One might be the upstart, another the perfect achiever. Psychologists now often try to deal with the family as a whole, by allowing the different members to see how they may be exaggerating certain tendencies at the expense of others.
The upstart, for instance, may be displaying all of the bold aspects inhibited by other family members. Through this person the others may vicariously share the excitement or suspense of those experiences that are otherwise blocked. On the other hand the others may be completely hiding such impulses, while expressing faithfully the desires of other family members for “excellence” discipline. Now the same can apply to counterparts, and those in our experience can show to us, in exaggerated form, abilities of our own upon which we have not chosen to concentrate. We can learn much from our counterparts, therefore, and they from us. Those counterparts that we meet will be working, playing, and being more or less within our own culture. This does not mean that we are bits and pieces of some hypothetical whole self.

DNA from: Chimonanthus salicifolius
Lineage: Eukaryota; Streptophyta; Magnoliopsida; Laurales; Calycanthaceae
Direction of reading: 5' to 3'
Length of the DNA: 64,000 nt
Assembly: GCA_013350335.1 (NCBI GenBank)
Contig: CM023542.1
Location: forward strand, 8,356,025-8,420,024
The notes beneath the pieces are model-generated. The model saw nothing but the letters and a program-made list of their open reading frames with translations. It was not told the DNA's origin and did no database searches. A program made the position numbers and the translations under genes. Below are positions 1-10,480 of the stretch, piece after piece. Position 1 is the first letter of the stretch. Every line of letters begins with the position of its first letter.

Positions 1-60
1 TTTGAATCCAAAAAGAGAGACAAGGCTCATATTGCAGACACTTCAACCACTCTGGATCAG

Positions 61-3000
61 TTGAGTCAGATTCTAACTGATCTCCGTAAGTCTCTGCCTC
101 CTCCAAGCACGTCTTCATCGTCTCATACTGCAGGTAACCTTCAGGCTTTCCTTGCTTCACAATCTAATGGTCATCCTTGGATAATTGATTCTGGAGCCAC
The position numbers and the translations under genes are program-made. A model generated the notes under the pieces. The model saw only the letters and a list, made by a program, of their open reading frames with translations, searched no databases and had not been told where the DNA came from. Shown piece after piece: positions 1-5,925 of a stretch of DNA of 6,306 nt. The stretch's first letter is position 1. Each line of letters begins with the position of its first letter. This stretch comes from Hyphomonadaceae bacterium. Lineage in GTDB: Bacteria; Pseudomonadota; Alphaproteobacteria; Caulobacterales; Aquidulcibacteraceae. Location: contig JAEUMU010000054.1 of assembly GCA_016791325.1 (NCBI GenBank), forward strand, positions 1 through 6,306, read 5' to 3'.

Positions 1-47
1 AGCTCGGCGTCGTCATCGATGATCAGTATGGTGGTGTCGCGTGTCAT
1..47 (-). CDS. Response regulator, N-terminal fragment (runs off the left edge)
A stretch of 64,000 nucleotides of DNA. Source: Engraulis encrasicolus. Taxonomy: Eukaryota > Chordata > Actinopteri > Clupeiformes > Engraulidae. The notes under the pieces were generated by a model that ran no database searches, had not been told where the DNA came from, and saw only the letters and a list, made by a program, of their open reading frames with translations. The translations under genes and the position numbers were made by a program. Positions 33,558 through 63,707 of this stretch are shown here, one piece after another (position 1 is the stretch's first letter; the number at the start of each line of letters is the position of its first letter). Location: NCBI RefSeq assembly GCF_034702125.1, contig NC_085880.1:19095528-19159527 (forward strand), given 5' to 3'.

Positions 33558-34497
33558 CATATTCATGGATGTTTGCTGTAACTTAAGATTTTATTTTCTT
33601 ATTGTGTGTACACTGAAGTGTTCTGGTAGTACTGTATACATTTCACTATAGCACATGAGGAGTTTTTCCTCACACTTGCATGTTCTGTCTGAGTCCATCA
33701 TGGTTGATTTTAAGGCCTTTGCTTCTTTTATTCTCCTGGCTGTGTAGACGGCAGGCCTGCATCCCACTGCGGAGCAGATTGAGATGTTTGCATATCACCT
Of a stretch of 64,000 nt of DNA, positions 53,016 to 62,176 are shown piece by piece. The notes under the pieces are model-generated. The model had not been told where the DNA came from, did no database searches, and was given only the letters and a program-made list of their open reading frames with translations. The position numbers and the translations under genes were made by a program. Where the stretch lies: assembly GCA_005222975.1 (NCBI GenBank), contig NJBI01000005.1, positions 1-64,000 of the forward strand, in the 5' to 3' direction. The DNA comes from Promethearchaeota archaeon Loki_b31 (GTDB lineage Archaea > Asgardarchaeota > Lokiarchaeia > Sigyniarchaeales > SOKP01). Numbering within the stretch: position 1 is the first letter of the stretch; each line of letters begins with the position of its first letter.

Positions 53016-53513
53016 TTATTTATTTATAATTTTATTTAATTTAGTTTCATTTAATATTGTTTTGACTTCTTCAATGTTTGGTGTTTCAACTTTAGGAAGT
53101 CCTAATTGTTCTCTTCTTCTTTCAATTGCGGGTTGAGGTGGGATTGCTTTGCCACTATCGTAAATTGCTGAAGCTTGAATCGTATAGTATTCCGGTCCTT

Pretend that the psyche is a plant sending out seeds of itself in many directions, each seed growing into a new plant in different conditions. Growing to plant-hood, those seeds send out further new variations. A handful of seeds from any tree might fall in the same backyard. Others might be blown for miles before they land.
We usually live with our physical family, though this does not always apply; sometimes our ancestors come from various countries, so there is a physical lineage that we understand. There are often homecomings, were distant relatives return to the homestead. Now psychically the same applies in terms of counterparts. If we belong to any particular groups, often our closest counterparts will also be there. We will be a counterpart from their viewpoint, by the way, many political, civic, educational or religious groups are composed of counterparts.
Conventional families are counterparts that form psychic families. They are family representations on another level. First of all, such groups have a built-in focus–political, civic, religious, sexual, or whatever. Certain members of the group express the repressed tendencies of others. Yet each is supported through a common sense of belonging, so that the group sometimes seems to have its own overall identity, in which each member plays a part. Anyone can discover this by examining the groups to which he or she belongs.
Now there are races, psychically speaking. There are also psychic counterparts of races–families of consciousness, so to speak–all related, yet having different overall characteristics or specialties.